Encyclopedia Of Detroit

Historic Trinity Lutheran Church

Historic Trinity Lutheran Church was organized in 1850 with meetings first held in private homes. The next move was to the rear chapel of Christ Episcopal Church on Hastings and Woodbridge Streets. Shortly after, the congregation purchased a structure from Western Seaman’s Friend Society of Mariner’s Church and moved it to Rivard and Larned Streets. This building soon proved too small, so in 1866 a new brick church was built at Gratiot Avenue and Rivard Street in the neighborhood known as “German Town.”

In the late 1920s, Trinity began considering renovation of their 1866 structure. However, congregation member Charles Gauss stepped forward and offered to finance the construction of a new church. The old building was demolished, and the cornerstone of the current church was laid in 1929. The dedication took place on February 15, 1931.

Architect W.E.N. Hunter of Detroit designed the varicolored granite and limestone building in the 16th Century Pier and Clerestory Gothic style. Eleven bells, made and installed by John Taylor of Lestershire, England, are housed in the 104-foot Luther Tower.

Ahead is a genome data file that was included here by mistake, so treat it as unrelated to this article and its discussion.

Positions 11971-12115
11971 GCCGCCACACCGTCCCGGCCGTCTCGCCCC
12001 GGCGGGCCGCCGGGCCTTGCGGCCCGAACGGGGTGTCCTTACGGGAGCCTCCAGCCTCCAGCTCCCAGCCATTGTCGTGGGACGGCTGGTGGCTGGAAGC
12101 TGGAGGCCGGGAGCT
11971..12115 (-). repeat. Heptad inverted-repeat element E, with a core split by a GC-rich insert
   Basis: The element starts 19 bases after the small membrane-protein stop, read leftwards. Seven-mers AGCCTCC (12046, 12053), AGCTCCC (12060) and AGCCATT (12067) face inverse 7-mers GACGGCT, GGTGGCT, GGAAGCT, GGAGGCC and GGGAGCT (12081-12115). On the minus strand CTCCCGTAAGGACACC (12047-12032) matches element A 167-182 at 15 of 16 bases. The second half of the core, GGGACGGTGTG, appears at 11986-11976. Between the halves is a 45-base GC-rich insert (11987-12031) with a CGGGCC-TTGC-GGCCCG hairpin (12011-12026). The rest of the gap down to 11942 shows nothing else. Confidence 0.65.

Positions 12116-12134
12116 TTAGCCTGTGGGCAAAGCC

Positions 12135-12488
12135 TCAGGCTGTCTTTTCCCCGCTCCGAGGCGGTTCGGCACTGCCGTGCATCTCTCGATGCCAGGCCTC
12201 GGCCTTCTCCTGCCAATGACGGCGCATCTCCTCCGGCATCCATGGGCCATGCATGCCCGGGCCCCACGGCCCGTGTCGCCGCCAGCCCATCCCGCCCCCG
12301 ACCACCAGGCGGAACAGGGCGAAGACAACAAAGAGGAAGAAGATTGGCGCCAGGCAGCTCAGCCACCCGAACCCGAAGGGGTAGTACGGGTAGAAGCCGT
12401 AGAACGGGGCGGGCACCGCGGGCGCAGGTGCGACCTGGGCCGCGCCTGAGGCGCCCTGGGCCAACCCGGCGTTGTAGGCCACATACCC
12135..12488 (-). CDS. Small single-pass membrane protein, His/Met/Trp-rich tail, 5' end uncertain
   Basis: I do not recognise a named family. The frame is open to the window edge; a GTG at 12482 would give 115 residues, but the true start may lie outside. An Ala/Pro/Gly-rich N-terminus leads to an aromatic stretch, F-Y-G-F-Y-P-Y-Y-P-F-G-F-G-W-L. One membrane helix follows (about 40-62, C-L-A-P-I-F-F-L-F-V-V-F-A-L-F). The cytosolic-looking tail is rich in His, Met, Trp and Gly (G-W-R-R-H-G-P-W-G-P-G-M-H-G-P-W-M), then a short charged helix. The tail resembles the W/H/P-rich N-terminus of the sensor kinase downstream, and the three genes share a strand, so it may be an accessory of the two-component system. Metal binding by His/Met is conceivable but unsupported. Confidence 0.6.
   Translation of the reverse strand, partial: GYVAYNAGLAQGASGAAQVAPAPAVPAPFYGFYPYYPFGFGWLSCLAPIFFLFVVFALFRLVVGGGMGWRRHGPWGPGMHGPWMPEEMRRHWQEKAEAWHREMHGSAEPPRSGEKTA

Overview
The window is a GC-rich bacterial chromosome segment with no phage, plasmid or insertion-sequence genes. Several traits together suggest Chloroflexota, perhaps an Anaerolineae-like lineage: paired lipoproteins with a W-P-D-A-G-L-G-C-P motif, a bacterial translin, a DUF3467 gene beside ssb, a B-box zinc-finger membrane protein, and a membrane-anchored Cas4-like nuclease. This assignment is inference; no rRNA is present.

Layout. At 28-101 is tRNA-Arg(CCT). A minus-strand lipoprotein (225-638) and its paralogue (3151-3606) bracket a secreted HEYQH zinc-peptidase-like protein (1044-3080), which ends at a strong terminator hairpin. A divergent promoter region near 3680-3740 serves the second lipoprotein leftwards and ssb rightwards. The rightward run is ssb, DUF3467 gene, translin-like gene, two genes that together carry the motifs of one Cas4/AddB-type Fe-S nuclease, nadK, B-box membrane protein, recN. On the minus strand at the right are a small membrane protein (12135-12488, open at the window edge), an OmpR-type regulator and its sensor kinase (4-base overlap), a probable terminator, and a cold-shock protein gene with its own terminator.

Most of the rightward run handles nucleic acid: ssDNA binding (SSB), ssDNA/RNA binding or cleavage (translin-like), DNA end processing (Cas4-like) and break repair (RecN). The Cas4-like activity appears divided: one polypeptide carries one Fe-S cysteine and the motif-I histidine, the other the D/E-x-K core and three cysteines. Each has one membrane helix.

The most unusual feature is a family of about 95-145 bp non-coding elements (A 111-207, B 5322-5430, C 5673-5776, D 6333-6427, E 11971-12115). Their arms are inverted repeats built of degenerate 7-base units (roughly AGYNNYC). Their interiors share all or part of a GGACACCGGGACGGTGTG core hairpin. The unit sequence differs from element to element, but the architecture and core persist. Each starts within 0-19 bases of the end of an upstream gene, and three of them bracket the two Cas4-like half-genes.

Several skilled artists and craftsmen in metal, stone, wood, painting, tile and stained glass were commissioned. They include Peter Bernasconi of Detroit, who built the altar, and tile work done by Pewabic Pottery. The stained-glass windows were made by Henry Lee Willet of Philadelphia and restored by the original company in 1996-1998. The Opus 808 thirty-two-rank organ was designed and built by Ernest Skinner, regarded as the premier organ builder of his time. In 1991, the organ was fully restored by Skinner scholars.



Rendering of Trinity Lutheran Church, c.1927 – 2014.003.996

Interior of Trinity Lutheran Church, 1950 – 2014.003.597

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